Whitehorse city council was divided on the issue of a zoning amendment that could see five townhouses built on a lot that’s currently zoned for single detached homes.
Councillors and the mayor spent half an hour discussing the property, located at 21 12th Ave., before voting to postpone making a decision on the amendment until city administration brings more information forward.
Coun. Dan Boyd ultimately brought forward the motion, which was seconded by Coun. Samson Hartland.
“I think we just heard from administration how there are a number of studies being worked on that directly impact, at least in my opinion, the viability of whether to support increased densification on this particular lot,” said Hartland. “I certainly had a number of questions last week that left me still wondering after the council meeting — issues like where the no parking zone is going to be located, you know, the amount of traffic at that crosswalk and how it will be addressed with increased traffic at the respective lot … As it stands, I feel that we’re a little horse ahead of the cart here.”
Coun. Jocelyn Curteanu also voted for the postponement, though her charged appeal focussed on the safety of kids in the neighbourhood, particularly students of Jack Hulland Elementary, located at 12th Avenue and Fir Street.
Curteanu cited the well-known traffic issues on 12th Avenue and said a number of parents have expressed concerns recently about unsafe driving in the area.
She said she’d like more information about the potential impact of adding five residences on the street, and that she would feel more comfortable making a decision after hearing the results of a joint traffic study currently being conducted by the City of Whitehorse and Yukon government.
During the meeting, Mike Gau, the city’s director of development services, said the study, which is looking at traffic issues in school zones throughout the city, won’t be ready until the fall.
Curteanu said she doens’t necessarily want to wait for the full report, but said she’d like some more concrete idea of how traffic would be impacted by the proposed townhouse project.
“I just need a little bit of reassurance and I just don’t feel that I have that tonight,” she said.
“If it was my kid having to cross that crosswalk, I would want to know that my council did their due diligence to ensure the safety of the kids.”
“OK,” said Coun. Rob Fendrick, who was acting as deputy mayor while mayor Dan Curtis was out of town. “Pressure’s on.”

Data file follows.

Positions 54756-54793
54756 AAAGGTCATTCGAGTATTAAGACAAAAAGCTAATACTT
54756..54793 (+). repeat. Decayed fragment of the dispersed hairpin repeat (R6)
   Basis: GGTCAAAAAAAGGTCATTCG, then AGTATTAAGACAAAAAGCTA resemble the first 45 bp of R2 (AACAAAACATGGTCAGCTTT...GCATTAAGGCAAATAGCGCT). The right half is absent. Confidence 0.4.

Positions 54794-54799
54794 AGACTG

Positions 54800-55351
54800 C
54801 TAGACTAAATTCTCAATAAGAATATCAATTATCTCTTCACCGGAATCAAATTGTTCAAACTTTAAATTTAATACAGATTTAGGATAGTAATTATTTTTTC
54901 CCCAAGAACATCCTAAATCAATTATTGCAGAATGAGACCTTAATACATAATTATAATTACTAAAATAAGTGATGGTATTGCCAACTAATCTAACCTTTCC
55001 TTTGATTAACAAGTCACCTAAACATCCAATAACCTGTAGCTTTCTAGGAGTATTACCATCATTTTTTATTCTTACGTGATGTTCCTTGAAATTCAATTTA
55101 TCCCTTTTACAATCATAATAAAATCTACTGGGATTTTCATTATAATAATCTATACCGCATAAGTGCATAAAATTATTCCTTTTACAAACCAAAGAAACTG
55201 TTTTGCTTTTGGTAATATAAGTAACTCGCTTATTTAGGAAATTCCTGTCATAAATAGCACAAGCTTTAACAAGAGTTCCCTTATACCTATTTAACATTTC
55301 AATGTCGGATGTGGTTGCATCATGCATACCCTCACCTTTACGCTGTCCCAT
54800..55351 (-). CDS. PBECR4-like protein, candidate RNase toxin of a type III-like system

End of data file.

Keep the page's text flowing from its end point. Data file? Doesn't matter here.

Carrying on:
Curtis, alogn with councillors Roslyn Woodcock and Betty Irwin, (who phoned in to the meeting) voted against the postponement.
Woodcock, who said she was never in favour of deferring, said she felt council was losing sight of the fact that the lot in question can already, under current zoning, build four townhouse units. She said there are valid questions around other issues associated with the proposed units, but she doesn’t understand how the question of densification might be an issue.
“We’re talking about the difference of one unit,” she said. “So on that piece I don’t understand why we would postpone it. That seems like such a small amount that I don’t see why we would postpone on that basis alone.”
Irwin was also against postponing.
“I think we have enough information to make a decision on this,” she said. “We were not put in these chairs to defer difficult decisions. We were put here to make decisions.”
Irwin said postponement would cut into the property owner’s construction season, and that she would like to see it started sooner rather than later.
“I firmly believe that urban densification is the most responsible way to be looking at providing more places for people to live. We cannot ignore that our city is growing and will probably continue to grow.”
She also noted that traffic and safety concerns, while valid, are a separate issue.
“They’re not new to 12th Avenue,” Irwin said. “Those have been coming forward for quite a long time now, but they relate mostly to speeding and motorists that disregard pedestrian crossings. It’s my opinion that the addition of five housing units is not going to have much impact on the already existing speeding problems.”
Irwin’s only concern was with the 15 m height allowance associated with the requested amendment from RS to RM zoning.
She proposed an amendment to restrict the building height to 10 m, in order to keep the townhouses from becoming the most dominant feature on the street.
Art Kehler, the owner of the property, told the News on May 23 he doesn’t plan to build over 10 m. He said he thought his drawings made that clear. He also said his plans show that he’ll move the property’s current driveway, which backs out directly into a crosswalk, to the opposite end of the property, 24 m away from the crosswalk.
If council takes too long with the decision, however, he said he’ll subdivide the property and build two duplexes with garden suites, each of which will require its own driveway.
Curtis said he agreed with Irwin.
“We were elected to these chairs to make decisions and the season is short,” said Curtis. “If the comfort is not there for council, that’s your prerogative and I respect that and I acknowledge that.… If you don’t think that it’s appropriate, then don’t vote for it, but I think that time is of the essence.”
He said building more housing stock is paramount, and that it’s important for city council to work with contractors to provide them opportunities to develop properties.
Ultimately, the decision was postponed. The date for continued discussion is yet to be determined.
Contact Amy Kenny at firstname.lastname@example.org